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James Ochsner Becomes Sutter County's Director of Library Services
January 27, 2012
James E. Ochsner, a 12-year veteran with the Sutter County Library, has taken over as Director of Library Services.

Mr. Ochsner, of Sutter, has been serving as the interim director since the retirement of Roxanna Parker in December of 2010. He has 12 years experience with the County Library. He served for 15 years as a principal and teacher at Covenant Christian School in Yuba City.

During his tenure with Sutter County, Mr. Ochsner was instrumental in the implementation of the California Council for Humanities' "How I See It" teen services grants and receiving the Library Services and Technology Act Continuing Education grants. He participated in the LSTA California of the Past Digital Story-Telling Grant, which involved working with Japanese-Americans who were willing to provide an oral history of their World War II internment stories.

In addition, Mr. Ochsner created an Organizational Consulting Project, which was used to help implement the conversion of Sutter County Library's Collection to radio frequency identification (RFID) and self-check. This program allows library material to be checked out directly by library customers and also prevents theft of items that have not been checked out.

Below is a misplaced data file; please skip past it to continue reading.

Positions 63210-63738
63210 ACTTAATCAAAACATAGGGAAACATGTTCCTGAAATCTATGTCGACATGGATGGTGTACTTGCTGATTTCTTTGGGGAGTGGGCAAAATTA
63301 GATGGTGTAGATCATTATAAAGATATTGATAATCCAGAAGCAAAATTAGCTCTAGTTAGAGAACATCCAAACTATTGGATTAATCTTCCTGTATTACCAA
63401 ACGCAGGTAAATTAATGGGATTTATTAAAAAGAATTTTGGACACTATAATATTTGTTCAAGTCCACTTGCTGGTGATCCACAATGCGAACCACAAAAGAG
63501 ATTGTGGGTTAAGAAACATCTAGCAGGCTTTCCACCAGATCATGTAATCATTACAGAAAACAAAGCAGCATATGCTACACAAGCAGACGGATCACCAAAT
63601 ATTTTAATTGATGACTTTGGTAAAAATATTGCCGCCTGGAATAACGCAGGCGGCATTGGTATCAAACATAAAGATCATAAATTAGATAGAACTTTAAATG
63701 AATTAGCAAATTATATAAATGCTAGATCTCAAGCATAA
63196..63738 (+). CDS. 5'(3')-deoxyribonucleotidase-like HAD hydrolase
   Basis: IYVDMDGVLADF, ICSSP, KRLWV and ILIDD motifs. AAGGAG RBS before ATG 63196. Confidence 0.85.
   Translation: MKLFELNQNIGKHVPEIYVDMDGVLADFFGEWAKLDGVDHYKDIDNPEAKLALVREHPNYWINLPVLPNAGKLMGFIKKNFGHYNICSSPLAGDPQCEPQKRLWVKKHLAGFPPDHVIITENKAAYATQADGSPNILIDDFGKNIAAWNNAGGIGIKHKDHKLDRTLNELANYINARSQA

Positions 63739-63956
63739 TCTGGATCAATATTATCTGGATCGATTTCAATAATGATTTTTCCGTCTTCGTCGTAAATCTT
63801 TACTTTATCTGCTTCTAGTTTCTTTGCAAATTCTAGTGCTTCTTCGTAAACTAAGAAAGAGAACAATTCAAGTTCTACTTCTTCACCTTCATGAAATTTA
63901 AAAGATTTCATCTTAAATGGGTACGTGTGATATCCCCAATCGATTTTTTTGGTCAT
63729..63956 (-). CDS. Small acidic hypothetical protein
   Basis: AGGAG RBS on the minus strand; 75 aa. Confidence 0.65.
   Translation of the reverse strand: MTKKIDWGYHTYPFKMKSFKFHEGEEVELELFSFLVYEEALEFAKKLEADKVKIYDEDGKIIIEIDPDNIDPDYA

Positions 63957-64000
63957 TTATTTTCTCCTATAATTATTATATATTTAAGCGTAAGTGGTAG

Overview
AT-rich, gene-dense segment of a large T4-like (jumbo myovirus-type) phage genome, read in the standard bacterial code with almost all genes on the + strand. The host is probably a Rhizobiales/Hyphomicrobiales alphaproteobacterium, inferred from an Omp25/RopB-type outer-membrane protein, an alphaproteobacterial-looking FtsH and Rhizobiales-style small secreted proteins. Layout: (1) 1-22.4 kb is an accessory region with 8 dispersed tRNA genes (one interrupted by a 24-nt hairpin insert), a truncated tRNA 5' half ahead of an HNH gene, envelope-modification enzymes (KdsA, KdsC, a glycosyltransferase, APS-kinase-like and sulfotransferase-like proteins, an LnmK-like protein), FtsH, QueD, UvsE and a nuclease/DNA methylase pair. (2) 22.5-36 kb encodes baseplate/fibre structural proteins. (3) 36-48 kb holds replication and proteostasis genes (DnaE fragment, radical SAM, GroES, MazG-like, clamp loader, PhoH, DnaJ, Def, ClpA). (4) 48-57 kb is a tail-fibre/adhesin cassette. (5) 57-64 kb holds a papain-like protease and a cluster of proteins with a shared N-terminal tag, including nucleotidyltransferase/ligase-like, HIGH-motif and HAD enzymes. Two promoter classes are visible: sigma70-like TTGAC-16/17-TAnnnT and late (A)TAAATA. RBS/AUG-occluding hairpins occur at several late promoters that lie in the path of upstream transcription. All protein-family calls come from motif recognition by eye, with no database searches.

Mr. Ochsner holds a bachelor's degree in art with an emphasis on history from Dordt College in Iowa, and an Executive Master of Library Information Science from San Jose State University.

He and his wife, Jenette, have four children. They are active in Sutter Buttes 4-H and the Sutter High Precision Rifle Team.

His appointment to the position of Director was approved at the January 10 Board of Supervisors meeting.

Tisdale Boat Ramp Re-Opened
January 26, 2012

The boat launch facility at the Tisdale Weir on the Sacramento River in western Sutter County has reopened, the Sutter County Public Works Department announced this morning (Jan. 27, 2012). The Public Works Department closed the boat launch on Monday after the Sacramento River was forecast to rise high enough to spill over the weir.

American Lung Association Local Tobacco Control Grade
January 19, 2012
Today, the American Lung Association (ALA) in California released its annual local tobacco control grades for all 482 cities and unincorporated areas of California’s 58 counties. Local grades are awarded in three categories: smoke-free outdoor air, smoke-free housing, and reducing sales of tobacco products. These three grades are averaged for one overall local tobacco control grade for each jurisdiction. Again, Sutter County received an overall grade of “F”.

You can view the grades at: